This project focused on Central and South-East Europe during the Late Iron Age, a time considered the dawn of large group identity in the region. It represents a pilot study that aims to build into a wider project with a larger data sample.


The research examined how people constructed such large group identities through their interaction with the environment, placing themselves in the landscape as they established large settlements. Using a personalised statistical algorithm and modelling techniques, structures within five settlements are compared according to environment-related features, resulting in patterns of group identification through human-environment interaction. The interpretation of these patterns reveals how distinct groups referred to specific environmental elements as an expression of their identity. This forwards our understanding of the impact that the environment had on people’s perception of themselves and of the world around them.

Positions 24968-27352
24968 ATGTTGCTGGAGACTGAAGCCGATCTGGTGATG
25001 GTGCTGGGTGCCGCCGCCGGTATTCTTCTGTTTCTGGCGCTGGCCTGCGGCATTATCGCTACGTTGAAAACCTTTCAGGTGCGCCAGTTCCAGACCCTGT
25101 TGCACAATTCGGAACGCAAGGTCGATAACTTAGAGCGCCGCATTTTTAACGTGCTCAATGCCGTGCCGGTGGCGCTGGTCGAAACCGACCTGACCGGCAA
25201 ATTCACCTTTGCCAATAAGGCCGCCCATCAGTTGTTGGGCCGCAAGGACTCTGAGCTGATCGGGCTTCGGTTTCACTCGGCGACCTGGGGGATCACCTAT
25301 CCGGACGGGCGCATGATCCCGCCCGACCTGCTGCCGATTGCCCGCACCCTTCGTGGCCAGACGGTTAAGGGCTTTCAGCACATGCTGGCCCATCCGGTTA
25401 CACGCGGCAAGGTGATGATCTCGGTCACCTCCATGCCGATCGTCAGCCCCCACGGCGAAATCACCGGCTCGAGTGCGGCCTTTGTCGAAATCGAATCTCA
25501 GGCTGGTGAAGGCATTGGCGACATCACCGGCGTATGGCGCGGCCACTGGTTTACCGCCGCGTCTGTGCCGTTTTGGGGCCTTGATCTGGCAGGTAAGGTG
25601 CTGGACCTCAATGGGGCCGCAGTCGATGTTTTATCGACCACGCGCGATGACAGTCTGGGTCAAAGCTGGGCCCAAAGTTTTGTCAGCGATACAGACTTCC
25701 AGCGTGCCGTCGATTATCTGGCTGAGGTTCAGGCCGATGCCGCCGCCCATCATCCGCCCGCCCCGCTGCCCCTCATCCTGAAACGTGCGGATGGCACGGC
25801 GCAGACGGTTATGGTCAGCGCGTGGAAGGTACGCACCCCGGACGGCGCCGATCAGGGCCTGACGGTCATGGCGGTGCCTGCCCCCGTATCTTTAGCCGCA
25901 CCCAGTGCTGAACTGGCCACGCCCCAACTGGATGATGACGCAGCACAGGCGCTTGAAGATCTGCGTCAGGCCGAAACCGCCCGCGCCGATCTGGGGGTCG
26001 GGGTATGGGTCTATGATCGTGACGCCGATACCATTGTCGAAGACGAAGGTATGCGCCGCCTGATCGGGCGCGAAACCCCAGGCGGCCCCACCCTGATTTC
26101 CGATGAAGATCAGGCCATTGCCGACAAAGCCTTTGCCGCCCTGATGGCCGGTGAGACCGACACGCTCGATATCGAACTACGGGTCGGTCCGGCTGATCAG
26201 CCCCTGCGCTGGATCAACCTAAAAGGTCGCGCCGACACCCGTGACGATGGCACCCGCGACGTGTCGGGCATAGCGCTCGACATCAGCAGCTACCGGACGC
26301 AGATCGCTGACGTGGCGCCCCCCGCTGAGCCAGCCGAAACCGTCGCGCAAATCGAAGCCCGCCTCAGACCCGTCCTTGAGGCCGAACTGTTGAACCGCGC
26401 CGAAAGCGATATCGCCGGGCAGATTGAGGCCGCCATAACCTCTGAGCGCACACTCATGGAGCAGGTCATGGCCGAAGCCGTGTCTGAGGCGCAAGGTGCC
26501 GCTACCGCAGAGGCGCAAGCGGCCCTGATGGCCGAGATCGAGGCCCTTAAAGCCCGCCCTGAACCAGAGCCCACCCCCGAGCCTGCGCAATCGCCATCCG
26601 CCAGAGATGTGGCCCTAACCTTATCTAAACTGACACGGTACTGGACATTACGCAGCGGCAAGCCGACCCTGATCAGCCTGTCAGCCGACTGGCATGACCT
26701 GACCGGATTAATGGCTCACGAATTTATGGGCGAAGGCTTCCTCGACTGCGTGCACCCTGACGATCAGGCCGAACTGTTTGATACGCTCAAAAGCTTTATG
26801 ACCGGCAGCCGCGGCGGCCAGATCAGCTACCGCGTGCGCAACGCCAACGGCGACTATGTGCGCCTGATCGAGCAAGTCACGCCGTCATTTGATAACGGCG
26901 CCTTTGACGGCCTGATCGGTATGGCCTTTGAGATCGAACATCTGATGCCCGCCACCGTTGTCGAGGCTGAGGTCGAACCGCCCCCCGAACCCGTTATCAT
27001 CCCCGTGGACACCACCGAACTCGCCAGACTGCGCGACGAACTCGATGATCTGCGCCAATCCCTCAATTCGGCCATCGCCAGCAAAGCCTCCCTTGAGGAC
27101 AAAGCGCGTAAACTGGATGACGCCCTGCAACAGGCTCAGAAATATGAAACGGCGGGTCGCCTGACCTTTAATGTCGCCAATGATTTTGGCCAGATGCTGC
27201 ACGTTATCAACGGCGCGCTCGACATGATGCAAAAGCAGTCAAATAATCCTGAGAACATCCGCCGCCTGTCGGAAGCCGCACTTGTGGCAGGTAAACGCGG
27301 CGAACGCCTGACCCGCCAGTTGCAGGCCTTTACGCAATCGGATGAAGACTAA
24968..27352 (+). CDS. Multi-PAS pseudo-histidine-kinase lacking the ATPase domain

This project was part of the COFUND Fellowship Program of the Dahlem Research School (DRS).